To ask the Secretary of State for Health, if he will ensure that all monies received from industry rebate payments under the Pharmaceutical Price Regulation Scheme are utilised for the prescribing of medicines by NHS England.
14 January 2015
In England, Pharmaceutical Price Regulation Scheme (PPRS) payments are taken into account in the allocations to NHS England through the Mandate. All the payments will go back into spending on improving patients’ health and care.
The NHS England budget for 2015-16 already takes account for money anticipated from higher than expected PPRS payments. The Mandate for 2015-16 has a set firm NHS England budget for 2015-16, which is £3billion (3%) higher than its budget for 2014-15. This increase takes into account a number of things, including additional funding for the National Health Service announced in the Autumn Statement and the fact that the PPRS payment in 2015-16 is now forecast to be higher than originally expected.
It will be up to NHS England how they split that overall budget between clinical commissioning groups, specialised commissioning etc. Following normal Government accounting rules there is no separately identified ring-fenced funding stream associated with the PPRS payment.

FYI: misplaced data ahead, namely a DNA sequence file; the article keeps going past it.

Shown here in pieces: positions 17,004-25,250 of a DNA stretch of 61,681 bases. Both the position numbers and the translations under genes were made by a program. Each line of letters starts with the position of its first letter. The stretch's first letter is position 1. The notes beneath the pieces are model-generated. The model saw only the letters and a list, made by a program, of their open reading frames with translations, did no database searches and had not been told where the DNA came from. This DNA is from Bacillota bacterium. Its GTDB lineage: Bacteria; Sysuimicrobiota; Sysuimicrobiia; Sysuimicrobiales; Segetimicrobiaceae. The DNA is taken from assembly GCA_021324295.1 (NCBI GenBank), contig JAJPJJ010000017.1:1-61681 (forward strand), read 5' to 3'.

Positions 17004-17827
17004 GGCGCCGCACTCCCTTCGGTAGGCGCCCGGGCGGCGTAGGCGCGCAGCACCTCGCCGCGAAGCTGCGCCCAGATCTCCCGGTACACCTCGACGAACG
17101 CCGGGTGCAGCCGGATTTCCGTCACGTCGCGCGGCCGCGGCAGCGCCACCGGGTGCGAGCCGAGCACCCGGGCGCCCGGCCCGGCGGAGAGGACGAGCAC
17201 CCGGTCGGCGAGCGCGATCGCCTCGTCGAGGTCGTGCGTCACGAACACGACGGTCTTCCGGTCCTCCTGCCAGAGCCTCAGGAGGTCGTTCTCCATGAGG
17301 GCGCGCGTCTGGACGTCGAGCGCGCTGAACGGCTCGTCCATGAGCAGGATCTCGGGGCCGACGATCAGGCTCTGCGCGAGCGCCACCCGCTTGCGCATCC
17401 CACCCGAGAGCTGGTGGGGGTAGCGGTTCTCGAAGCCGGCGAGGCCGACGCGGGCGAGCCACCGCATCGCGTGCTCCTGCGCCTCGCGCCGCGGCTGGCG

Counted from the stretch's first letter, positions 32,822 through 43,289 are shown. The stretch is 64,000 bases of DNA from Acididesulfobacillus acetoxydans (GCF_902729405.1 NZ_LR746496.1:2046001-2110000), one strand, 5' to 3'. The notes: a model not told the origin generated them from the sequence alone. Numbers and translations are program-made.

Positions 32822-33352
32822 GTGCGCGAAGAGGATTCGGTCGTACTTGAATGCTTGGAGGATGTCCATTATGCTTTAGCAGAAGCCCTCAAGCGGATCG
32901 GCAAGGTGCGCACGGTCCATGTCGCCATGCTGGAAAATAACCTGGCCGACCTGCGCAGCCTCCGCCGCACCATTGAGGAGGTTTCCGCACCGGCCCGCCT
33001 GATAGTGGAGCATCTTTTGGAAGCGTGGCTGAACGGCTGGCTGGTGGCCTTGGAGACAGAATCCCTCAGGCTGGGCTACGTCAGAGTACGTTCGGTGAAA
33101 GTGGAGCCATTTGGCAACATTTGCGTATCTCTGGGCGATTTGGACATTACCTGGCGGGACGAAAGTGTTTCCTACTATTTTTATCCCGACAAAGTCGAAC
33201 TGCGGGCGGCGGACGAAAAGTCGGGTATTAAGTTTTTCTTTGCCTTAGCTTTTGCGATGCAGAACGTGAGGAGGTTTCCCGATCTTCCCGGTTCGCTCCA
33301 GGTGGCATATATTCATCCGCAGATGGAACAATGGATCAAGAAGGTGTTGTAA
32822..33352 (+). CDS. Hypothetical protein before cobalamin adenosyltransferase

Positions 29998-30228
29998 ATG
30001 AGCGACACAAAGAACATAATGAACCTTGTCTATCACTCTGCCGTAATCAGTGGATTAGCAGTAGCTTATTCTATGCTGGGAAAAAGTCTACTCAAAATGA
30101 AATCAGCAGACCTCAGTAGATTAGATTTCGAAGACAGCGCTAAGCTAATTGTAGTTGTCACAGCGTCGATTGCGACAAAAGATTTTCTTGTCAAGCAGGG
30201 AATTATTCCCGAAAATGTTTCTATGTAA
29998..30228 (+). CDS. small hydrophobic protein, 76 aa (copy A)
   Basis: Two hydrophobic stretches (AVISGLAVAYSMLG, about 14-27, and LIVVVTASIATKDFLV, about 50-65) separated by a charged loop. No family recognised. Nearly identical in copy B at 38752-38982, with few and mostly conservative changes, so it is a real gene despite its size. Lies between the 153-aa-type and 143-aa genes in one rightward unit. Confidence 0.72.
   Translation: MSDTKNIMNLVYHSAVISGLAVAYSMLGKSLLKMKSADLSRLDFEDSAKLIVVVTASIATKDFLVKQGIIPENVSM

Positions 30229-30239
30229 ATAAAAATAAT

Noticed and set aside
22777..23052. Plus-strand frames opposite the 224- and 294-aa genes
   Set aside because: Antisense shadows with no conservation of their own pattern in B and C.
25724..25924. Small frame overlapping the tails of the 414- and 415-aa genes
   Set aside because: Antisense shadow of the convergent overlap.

The PPRS helps all member companies to compete globally by providing stability in United Kingdom prices. It includes a number of initiatives to help speed uptake of medicines approved by National Institute for Health and Care Excellence in the NHS. Sales of new active substances launched on or after 1 January 2014 are exempt from payments though still included in the overall limit on growth and the payments made by industry as a whole. This recognises and rewards innovation.
Net sales growth from the first nine months of 2014 compared to 2013 was 5.9 per cent. This was higher than the agreed forecast growth of 3.87 per cent. and shows that patients are benefitting from greater access to branded medicines. Most companies have enjoyed growth in sales in 2014, with over 40 per cent. of companies having double-digit growth rates.